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BodyHow Serious Are Heart Murmurs in Children? The short answer from a pediatric cardiologist Share Facebook Twitter Linkedin Pinterest email Email Q: How serious are heart murmurs for kids? A: A heart murmur is an extra sound heard when listening to the heart. They are very common in children. Advertising Policy Cleveland Clinic is a non-profit academic medical center. Advertising on our site helps support our mission. We do not endorse non-Cleveland Clinic products or services. Policy We pediatric cardiologists spend lots of time learning to listen to heart murmurs with a stethoscope. The quality of a murmur tells us a lot about the cause. Murmurs that sound soft or vary with the position of the child tend to be what we call innocent, or functional. In these cases, we can simply hear the sound of blood flowing through the heart. These types of murmurs can sound louder at times of illness or stress. Children generally grow out of these murmurs as they get older. Murmurs that have a harsher quality can sometimes indicate an underlying heart valve or heart muscle problem. Advertising Policy We also listen for: Pitch: Is the tone higher or lower than it should be?Timing: Does the murmur occur when the heart is squeezing or relaxing?Volume: How loud is it? A loud murmur may suggest an underlying heart problem. (You can hear really loud murmurs without a stethoscope and even feel them with your hand.)Subtle clicks: These suggest abnormalities with how a valve opens or closes.  Abnormal heart murmurs range in severity. For some murmurs, the doctor may simply monitor children over time. For others, medication or surgery may be required. —Pediatric cardiologist Holly Nadorlik, DO Advertising Policy Advertising Policy Related Articles. May 7, 2019 / Pediatrics May 7, 2019 / Pediatrics Hear, Hear! How to Protect Your Child’s Ears From Sound-Induced Hearing Loss . January 29, 2019 / Pediatrics January 29, 2019 / Pediatrics How to Handle Your Child’s Lying at Every Age . December 13, 2019 / Heart Health December 13, 2019 / Heart Health Intense Gaming Can Trigger Syncope in Some Children and Teens . August 27, 2014 / Ear, Nose & Throat August 27, 2014 / Ear, Nose & Throat Should I Have My Child’s Hearing Tested? . March 2, 2016 / Brain & Spine March 2, 2016 / Brain & Spine Would You Know If Your Child Was Having a Stroke? . December 31, 2020 / Heart Health December 31, 2020 / Heart Health Can You Play Sports With a Heart Murmur? . Trending Topics. 1 7 Health Benefits of Turmeric . 2 Is TikTok Causing Tics in Teen Girls? What Parents Need to Know . 3 Does a Bad Night’s Sleep Affect Your Health? . Facebook Twitter YouTube Instagram LinkedIn Pinterest Snapchat Share this article via email. 1 / 2 2 / 2 Left Arrow Previous Right Arrow Next How Serious Are Heart Murmurs in Children? Are heart murmurs dangerous, and what do they say about a child’s heart? A pediatric cardiologist explains.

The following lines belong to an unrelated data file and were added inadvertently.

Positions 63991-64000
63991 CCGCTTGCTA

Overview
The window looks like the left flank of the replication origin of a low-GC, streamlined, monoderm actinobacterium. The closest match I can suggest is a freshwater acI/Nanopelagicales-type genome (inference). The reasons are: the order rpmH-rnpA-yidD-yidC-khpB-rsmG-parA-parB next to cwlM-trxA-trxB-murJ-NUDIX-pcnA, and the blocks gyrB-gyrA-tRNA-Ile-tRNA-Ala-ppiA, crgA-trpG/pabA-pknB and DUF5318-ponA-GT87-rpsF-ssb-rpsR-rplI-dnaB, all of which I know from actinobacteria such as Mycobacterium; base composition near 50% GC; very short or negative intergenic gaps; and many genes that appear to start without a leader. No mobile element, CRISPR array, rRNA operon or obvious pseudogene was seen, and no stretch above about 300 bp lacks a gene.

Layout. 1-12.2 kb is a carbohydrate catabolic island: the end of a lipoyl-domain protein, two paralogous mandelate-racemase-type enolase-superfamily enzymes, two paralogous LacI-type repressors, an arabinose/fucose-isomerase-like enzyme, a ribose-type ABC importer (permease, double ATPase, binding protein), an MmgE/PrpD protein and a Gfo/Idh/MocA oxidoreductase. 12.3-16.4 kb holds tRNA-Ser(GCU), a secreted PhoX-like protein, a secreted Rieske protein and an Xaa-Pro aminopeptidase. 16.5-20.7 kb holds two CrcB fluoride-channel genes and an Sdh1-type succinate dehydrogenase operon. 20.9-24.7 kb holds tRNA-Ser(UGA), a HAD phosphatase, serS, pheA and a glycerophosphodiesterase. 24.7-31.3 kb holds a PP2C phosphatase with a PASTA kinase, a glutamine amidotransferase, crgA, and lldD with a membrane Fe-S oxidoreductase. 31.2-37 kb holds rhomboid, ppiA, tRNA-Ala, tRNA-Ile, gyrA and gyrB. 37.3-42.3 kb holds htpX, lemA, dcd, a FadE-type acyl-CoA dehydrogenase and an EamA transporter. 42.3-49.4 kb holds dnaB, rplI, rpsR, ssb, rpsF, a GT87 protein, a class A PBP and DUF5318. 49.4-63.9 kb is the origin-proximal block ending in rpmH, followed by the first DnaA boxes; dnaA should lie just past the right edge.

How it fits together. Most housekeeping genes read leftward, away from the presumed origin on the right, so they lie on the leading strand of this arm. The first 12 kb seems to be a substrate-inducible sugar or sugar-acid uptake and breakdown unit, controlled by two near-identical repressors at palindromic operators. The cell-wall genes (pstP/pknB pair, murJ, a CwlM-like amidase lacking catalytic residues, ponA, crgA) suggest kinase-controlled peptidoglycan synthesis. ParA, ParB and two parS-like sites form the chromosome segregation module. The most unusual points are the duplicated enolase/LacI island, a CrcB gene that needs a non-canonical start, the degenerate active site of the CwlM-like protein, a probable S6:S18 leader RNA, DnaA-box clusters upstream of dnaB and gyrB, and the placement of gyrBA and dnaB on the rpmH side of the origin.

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  • 30
  • advertising
  • 5
  • 30
  • policy
  • 5
  • 30
  • pediatric cardiologist
  • 4
  • 30
  • advertising policy
  • 4
  • 30
  • heart health
  • 4
  • 30
  • ear
  • 4
  • 30
  • cardiologist
  • 4
  • 30
  • hear
  • 4
  • 30
  • december
  • 4
  • 30
  • time
  • 3
  • 30
  • loud
  • 3
  • 30